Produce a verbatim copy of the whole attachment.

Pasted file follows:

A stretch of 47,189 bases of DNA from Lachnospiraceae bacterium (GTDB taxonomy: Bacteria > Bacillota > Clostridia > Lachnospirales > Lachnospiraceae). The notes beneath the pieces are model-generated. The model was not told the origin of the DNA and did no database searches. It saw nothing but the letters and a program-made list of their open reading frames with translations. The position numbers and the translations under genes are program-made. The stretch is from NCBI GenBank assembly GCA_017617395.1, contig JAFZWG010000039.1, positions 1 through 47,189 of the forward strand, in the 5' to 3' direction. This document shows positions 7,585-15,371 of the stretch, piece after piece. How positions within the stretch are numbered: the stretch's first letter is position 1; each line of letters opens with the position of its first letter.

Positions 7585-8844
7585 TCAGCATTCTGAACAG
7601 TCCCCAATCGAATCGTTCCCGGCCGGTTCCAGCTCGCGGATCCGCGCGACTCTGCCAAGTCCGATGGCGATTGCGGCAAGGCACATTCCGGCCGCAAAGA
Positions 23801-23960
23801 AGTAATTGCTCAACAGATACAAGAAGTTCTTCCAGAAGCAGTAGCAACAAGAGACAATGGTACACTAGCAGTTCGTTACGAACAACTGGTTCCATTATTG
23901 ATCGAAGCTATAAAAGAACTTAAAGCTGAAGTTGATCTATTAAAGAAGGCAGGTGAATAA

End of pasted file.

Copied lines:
A stretch of 47,189 bases of DNA from Lachnospiraceae bacterium (GTDB taxonomy: Bacteria > Bacillota > Clostridia > Lachnospirales > Lachnospiraceae). The notes beneath the pieces are model-generated. The model was not told the origin of the DNA and did no database searches. It saw nothing but the letters and a program-made list of their open reading frames with translations. The position numbers and the translations under genes are program-made. The stretch is from NCBI GenBank assembly GCA_017617395.1, contig JAFZWG010000039.1, positions 1 through 47,189 of the forward strand, in the 5' to 3' direction. This document shows positions 7,585-15,371 of the stretch, piece after piece. How positions within the stretch are numbered: the stretch's first letter is position 1; each line of letters opens with the position of its first letter.

Positions 7585-8844
7585 TCAGCATTCTGAACAG
7601 TCCCCAATCGAATCGTTCCCGGCCGGTTCCAGCTCGCGGATCCGCGCGACTCTGCCAAGTCCGATGGCGATTGCGGCAAGGCACATTCCGGCCGCAAAGA
Positions 23801-23960
23801 AGTAATTGCTCAACAGATACAAGAAGTTCTTCCAGAAGCAGTAGCAACAAGAGACAATGGTACACTAGCAGTTCGTTACGAACAACTGGTTCCATTATTG
23901 ATCGAAGCTATAAAAGAACTTAAAGCTGAAGTTGATCTATTAAAGAAGGCAGGTGAATAA